I think I used the word “splurged” in my day for your “splashed out.” When I read your piece, “splash” brought to mind a day at the beach and keeping an eye on the kiddies! Thank you so much for your splendid posts. Would you place me on your list? May D Gatsby465@mac.com Many many thanks! And Happy Holidays to you and yours …
Sent from my iPhone
Thanks, May. I do not have a list, but if you click the Subscribe button on home page, you’ll get an email every time there’s a new post.
From a UK perspective, I’d see shell out as when someone has to pay for something, and splash out as when it’s a treat.
True, it’s not really the equivalent of ‘shell out’. I would say that when someone ‘splashes out’, they do so with a good degree of willingness or even enthusiasm.
I agree. So:
“My fridge broke down at weekend, so I’ve had to shell out for a new one.”
“It’s my birthday, so I’ve splashed out on a stalls ticket at the Royal Opera House.”
In Australia the difference between shelling out and splashing out is the same as ellispratt notes in the UK. Shelling out is not fun (eg paying bills), but splashing out (usually “splashing some cash” here) is fun spending.
The associated expression is to ‘splash the cash’.
I would normally have expected some degree of conspicuous consumption to be involved in “splashing out”.
A splash out on a coffee would be ironic … but on some fancy, overpriced trainers, hell yeah!
The question of splashing out on swimming lessons, therefore has to do with how necessary they are. If you want be a lifeguard, it’s not. If fancy the lifeguard, yes.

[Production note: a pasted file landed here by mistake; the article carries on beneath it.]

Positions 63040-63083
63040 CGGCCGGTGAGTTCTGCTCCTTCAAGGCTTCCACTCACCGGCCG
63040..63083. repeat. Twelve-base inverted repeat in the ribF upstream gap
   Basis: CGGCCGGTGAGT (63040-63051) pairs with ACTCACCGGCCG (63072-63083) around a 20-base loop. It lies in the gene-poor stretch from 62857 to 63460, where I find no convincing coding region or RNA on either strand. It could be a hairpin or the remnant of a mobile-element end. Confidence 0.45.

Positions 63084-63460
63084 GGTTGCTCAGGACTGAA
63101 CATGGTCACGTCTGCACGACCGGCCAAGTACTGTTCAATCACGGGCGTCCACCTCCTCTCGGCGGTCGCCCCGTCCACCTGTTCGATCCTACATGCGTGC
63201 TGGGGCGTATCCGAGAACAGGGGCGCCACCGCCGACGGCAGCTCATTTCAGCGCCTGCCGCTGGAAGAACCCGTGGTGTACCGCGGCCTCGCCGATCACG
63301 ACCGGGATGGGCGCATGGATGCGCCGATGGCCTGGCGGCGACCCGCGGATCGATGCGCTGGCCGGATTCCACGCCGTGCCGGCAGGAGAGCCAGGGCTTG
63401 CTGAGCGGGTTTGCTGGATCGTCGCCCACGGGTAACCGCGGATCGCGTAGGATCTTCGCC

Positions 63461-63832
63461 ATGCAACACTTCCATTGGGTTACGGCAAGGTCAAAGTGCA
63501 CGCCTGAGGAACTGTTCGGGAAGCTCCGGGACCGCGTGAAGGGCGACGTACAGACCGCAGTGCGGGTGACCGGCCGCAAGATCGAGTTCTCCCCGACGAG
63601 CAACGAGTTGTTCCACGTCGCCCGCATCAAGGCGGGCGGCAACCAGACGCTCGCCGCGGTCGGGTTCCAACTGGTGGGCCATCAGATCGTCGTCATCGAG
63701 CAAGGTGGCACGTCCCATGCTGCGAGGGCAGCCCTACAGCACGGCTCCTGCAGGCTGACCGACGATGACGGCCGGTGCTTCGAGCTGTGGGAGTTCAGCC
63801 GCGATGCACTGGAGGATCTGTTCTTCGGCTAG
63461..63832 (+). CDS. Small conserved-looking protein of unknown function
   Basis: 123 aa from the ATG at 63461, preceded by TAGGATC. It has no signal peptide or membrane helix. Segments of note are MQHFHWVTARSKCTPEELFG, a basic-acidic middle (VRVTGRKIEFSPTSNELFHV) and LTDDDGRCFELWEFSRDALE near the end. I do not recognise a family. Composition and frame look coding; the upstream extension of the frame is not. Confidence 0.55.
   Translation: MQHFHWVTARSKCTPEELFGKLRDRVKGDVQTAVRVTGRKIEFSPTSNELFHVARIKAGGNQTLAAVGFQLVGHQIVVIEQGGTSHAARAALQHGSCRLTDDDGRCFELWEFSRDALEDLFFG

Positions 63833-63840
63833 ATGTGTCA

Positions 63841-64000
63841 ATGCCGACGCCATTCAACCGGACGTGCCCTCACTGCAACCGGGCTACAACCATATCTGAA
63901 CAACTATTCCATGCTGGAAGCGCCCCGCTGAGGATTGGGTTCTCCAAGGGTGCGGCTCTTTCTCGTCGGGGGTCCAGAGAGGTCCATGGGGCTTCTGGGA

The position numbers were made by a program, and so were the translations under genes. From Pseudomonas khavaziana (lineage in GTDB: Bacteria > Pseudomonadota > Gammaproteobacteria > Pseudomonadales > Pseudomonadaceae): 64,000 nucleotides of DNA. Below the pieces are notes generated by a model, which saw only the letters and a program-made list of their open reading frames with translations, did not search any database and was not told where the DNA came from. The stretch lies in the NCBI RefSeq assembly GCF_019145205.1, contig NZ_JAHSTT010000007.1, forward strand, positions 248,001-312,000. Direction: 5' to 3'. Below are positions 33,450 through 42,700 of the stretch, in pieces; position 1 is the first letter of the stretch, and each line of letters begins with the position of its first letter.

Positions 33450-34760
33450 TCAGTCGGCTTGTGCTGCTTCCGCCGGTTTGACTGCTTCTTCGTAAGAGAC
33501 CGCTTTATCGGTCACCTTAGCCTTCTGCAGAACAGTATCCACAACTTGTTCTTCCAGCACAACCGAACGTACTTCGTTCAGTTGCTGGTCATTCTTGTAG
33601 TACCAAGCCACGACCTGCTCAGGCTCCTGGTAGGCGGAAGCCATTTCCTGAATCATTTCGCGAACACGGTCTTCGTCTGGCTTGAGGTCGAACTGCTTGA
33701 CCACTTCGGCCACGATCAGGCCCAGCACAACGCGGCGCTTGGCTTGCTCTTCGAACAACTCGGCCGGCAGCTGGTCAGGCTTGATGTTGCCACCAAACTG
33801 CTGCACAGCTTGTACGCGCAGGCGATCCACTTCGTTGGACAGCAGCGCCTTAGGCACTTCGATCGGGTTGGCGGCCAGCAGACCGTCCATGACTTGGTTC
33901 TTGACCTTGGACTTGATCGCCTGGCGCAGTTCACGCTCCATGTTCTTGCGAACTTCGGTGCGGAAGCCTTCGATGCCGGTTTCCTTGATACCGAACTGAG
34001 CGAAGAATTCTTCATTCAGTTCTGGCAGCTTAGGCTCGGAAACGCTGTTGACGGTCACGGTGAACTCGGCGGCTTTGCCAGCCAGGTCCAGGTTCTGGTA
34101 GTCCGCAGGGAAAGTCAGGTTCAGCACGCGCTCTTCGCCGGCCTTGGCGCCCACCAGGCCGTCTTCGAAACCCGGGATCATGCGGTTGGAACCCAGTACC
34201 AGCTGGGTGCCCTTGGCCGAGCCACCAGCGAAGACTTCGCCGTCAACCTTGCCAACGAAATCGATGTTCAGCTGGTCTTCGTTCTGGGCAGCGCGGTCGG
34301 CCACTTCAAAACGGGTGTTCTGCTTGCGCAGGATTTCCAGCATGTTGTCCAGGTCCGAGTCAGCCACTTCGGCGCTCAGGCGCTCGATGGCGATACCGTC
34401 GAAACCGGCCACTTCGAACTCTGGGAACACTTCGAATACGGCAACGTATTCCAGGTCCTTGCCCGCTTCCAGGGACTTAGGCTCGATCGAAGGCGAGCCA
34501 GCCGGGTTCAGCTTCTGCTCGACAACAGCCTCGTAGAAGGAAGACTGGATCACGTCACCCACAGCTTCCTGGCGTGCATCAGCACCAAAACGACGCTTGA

OK, I first learned the term “splashed out” when I lived in England in the early ’80s. I agree with May that it’s more like “splurge” than “shell out.” And it’s definitely NOT done by billionaire team owners. You “splash out” when you don’t have money for something but you buy it anyway. I think the perfect example is in the Squeeze song “Vicky Verky,” about two working class teenage lovers:
“They really trooped the colors
When walking with each other
And all her mates would giggle
As ladylike she’d wiggle
All along the high street
They’d splash out on an ice cream … “
I agree, “splurged” is a better equivalent than “shelled out”. “Shelled out” implies that the payment is made grudgingly. “Splashed” or “splashed out” and “splurged” all imply spending freely or ostentatiously. The usage in the example, of the barista going the extra mile in preparing refreshments, is quite unusual.
What does data tell us? The wording surrounding ‘shell out’ often suggests that the payment is grudging. In the Oxford corpus I consulted there were 25,000 examples. The most common collocation was ‘willing’ often preceded by ‘if’, e.g. ‘It even has WiFi and Bluetooth support, if you ‘re willing to shell out a bit extra for adapters.’ Other related collocates are ‘unwilling, gladly, happily, reluctant, prepared’, all of which suggest the same. The lemma splash + out had 8,760 hits, of which just over 4,000 were British and 1,000 U.S. The top collocates to the left are ‘spenders, big spenders, Abramovich, shoppers, reportedly.’ To the right, ‘luxuries, lavish, big-ticket’, but most of all multiples of millions of pounds.
Yes, too often, when Americans adopt a pet Britishism, they use it incorrectly– incorrectly AND in every other sentence, until it becomes quite painful!